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'[EE]:: A new way of wrecking (correcting) your eye'
2007\06\04@200858 by Russell McMahon

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At last - a system which promises to end the practice of butchering
your eyes by laser surgery in order to correct your eyesight - for the
short to medium term anyway.

Now there's conductive keratoplasty where they instead butcher your
eyes with RF.

       http://www.bbc.co.uk/skillswise/inthenews/numbers/0206.shtml

At least with this system they just warp your cornea with focussed RF
in a number of spots to alter curvature, rather than actually cutting
it as in laser LASIC "surgery". This is prone to disintegration under
low atmospheric pressure conditions (thereby saving at least one
person's life)(but only just) and has unknown long term effects.

Interesting to see that 10% of the people who will pay $US2000+ for it
do not achieve significantly improved sight.

It would be interesting to see what (if any) effect "blended vision"
had on stereoscopy and on activities which unconsciously relied on it
in its previous imperfect form - such as driving a motor vehicle.





           Russell

_____________________

A new treatment, which reverses the damage caused to the eyes by
ageing, has now become available in this country.

The painless procedure, called conductive keratoplasty (CK), uses
radio waves to reshape the eye without surgery.

The treatment lasts just five minutes and costs between £1,000 and
£1,500.

Doctors believe it could eclipse laser correction treatment in terms
of popularity.

Patients are first given anaesthetic drops to numb the eye. Doctors
then use a tiny probe, which is as fine as human hair, to emit
tightly-focused radio waves at specific points on the surface of the
eye around the cornea.

The number of points can range from eight to 32 depending on the
severity of long-sightedness.

This heat helps to slightly shrink the collagen in the eye. This in
turn squeezes the cornea and steepens its curvature, correcting sight.

The technique can be used on both eyes to correct long-sight. But it
can also be used on just one eye. This is particularly useful for
people who need glasses to read.

They develop what is called "blended vision". They use one eye to read
and the other to see in the distance.

The procedure is painless and patients can return to work or drive
home that day. The improvements are almost instant.

The treatment was approved by authorities in the United States and
European Union last year.

Studies in the US have shown it significantly improved the sight of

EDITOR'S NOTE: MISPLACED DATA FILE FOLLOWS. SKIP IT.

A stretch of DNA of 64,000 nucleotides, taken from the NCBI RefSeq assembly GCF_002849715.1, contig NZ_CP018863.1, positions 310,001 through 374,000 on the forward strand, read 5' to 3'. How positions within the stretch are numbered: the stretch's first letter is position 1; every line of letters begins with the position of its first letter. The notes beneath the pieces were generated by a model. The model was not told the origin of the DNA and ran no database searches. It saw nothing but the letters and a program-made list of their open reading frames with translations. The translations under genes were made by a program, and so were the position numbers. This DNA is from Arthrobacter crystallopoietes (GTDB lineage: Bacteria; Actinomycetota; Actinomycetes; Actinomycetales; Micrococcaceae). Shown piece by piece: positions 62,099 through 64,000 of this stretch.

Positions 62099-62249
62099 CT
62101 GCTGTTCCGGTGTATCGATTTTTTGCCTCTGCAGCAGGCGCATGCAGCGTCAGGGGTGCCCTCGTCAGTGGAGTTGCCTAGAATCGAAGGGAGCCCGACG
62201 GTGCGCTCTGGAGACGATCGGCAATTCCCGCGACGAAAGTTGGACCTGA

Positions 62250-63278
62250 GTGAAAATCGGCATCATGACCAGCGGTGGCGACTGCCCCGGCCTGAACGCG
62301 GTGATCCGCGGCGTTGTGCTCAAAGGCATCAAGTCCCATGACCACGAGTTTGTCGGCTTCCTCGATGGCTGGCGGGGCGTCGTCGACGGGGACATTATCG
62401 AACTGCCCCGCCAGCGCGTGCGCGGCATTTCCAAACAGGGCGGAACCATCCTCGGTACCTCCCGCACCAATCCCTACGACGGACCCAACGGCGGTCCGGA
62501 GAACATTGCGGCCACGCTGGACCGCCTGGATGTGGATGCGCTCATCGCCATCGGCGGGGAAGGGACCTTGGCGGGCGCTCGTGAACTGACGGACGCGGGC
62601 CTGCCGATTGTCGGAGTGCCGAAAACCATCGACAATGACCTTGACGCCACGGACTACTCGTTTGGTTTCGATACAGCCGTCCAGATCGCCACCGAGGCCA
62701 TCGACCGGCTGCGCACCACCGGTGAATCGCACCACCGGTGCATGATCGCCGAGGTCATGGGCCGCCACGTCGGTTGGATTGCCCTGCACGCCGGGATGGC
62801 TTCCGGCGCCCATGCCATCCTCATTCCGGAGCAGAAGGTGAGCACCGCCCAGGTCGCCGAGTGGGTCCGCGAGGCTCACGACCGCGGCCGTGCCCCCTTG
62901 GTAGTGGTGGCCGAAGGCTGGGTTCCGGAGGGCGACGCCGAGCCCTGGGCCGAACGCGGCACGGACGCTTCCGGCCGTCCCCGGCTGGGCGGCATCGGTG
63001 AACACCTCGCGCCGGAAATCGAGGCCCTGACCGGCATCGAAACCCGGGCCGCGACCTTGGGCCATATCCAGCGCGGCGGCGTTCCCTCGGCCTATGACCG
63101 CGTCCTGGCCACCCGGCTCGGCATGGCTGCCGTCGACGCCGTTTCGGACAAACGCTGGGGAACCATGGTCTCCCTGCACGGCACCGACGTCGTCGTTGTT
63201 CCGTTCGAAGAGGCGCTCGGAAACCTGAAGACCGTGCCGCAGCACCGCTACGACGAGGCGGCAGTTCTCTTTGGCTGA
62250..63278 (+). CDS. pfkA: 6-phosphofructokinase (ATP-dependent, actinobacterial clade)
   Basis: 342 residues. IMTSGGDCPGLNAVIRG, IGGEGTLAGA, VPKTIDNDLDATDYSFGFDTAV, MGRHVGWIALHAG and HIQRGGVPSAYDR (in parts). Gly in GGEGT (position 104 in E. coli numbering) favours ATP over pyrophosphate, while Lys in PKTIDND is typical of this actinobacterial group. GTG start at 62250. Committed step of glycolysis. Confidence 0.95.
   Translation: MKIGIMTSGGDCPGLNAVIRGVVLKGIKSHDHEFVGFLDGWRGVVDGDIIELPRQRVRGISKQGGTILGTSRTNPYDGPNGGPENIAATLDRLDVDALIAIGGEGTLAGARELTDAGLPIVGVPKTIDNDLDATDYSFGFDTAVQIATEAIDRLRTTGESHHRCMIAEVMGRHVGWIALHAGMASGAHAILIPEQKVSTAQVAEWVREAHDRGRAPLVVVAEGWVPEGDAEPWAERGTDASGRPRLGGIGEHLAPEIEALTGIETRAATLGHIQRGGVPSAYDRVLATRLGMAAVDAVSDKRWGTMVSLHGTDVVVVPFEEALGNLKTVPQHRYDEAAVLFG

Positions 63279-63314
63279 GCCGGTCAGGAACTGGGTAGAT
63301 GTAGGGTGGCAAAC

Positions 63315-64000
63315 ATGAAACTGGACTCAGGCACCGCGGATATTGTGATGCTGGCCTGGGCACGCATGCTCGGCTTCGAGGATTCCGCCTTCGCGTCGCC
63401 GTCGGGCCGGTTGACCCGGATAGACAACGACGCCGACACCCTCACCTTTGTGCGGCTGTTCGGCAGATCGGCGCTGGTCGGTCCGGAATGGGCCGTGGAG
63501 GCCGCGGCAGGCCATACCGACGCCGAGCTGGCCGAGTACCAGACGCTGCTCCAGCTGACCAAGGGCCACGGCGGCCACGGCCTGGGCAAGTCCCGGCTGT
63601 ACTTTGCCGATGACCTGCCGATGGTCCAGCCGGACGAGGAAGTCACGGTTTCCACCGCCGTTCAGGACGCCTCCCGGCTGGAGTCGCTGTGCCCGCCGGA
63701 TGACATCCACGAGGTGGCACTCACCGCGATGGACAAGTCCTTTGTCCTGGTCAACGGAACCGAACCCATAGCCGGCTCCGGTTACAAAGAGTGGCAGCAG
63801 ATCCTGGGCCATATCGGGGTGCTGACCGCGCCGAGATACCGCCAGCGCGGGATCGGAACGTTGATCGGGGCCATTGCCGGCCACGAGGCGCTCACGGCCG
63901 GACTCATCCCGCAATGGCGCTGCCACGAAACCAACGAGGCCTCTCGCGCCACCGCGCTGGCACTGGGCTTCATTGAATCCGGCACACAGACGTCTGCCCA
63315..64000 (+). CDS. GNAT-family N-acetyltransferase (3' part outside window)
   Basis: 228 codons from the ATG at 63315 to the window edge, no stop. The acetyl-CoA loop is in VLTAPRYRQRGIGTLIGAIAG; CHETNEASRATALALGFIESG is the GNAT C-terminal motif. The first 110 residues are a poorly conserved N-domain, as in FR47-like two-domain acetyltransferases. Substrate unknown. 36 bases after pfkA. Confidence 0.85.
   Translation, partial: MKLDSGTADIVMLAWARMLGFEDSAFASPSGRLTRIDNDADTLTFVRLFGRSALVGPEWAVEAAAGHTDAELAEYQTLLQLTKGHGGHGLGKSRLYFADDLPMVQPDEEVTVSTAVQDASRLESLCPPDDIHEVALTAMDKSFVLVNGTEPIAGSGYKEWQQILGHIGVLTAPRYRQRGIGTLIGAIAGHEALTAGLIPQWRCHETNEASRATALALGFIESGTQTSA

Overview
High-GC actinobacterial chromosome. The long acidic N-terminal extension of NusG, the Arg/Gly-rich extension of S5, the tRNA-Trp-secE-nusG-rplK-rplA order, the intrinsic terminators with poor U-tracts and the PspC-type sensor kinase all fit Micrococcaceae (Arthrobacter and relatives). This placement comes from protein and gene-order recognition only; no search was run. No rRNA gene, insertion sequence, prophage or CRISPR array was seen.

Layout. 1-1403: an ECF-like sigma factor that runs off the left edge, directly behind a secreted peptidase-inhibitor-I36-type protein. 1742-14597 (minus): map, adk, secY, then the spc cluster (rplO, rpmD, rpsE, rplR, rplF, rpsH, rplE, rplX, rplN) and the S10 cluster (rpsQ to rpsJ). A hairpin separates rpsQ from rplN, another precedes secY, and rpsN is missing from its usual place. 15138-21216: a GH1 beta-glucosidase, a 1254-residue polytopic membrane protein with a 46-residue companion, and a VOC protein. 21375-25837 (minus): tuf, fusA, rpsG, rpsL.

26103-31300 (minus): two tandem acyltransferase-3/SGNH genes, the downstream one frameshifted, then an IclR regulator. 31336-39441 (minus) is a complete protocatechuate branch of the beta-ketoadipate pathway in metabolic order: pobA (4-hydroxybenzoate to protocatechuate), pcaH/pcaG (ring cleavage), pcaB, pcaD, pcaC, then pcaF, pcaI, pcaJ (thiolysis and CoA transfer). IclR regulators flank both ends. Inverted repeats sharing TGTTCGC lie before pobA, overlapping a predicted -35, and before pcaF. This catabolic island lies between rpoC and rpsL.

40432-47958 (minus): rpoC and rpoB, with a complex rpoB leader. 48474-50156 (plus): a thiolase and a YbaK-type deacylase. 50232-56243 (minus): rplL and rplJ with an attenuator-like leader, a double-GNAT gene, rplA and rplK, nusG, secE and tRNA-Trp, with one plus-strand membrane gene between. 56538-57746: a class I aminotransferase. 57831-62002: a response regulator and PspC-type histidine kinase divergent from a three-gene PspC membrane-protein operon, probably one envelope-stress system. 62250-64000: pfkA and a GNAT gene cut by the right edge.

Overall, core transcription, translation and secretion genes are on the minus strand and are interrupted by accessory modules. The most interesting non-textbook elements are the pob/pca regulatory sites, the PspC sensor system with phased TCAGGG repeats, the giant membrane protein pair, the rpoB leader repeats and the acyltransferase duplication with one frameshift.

nine out of 10 patients and half achieved perfect eyesight.

2007\06\05@052848 by Pic

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Wow - I am so glad it is not only I that have a serious aversion to this
rapid uptake of cutting and burning/scaring of corneas. I know a few people
who have had this done and feel that their vision is great. However, the
risks and the longterm effects are far higher than I am prepared to risk.



{Original Message removed}

2007\06\05@055152 by Russell McMahon

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> Wow - I am so glad it is not only I that have a serious aversion to
> this
> rapid uptake of cutting and burning/scaring of corneas.

It's the antipodean* West Auckland water that does it.



       Russell McMahon



* The Bishop-Auckland West-    Auckland type may not have the same
effect.


2007\06\05@234943 by Nate Duehr

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On Jun 4, 2007, at 6:08 PM, Russell McMahon wrote:

> It would be interesting to see what (if any) effect "blended vision"
> had on stereoscopy and on activities which unconsciously relied on it
> in its previous imperfect form - such as driving a motor vehicle.

It's also called "monovision" if you want another search term to look  
for, and has been used successfully for quite some time longer than  
eye surgery was used to do it.  (It can also be done with glasses, of  
course... in cases of severe corrections where one eye is corrected  
for far-sightedness and the other for near-sightedness.)

Whatever works... I knew an airline pilot who had tri-focals (once  
you're hired, eyesight just has to meet the First Class Medical  
requirements) in his later years where the tri-focals were in the TOP  
1/3 of his lenses, so he could read the switches on the overhead.  
Whatever works.

(His experience level made him safer even without his glasses than  
any newbie with 20/20 vision.)

--
Nate Duehr
spam_OUTnateTakeThisOuTspamnatetech.com



2007\06\06@090728 by Gerhard Fiedler

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Russell McMahon wrote:

>> Wow - I am so glad it is not only I that have a serious aversion to this
>> rapid uptake of cutting and burning/scaring of corneas.
>
> It's the antipodean* West Auckland water that does it.

You're sure about this? I don't know where I would have gotten into contact
with it. But maybe there's a "Smith-Effect" that makes this work by
sympathetic resonance over distance, just by thinking it might :)

Gerhard

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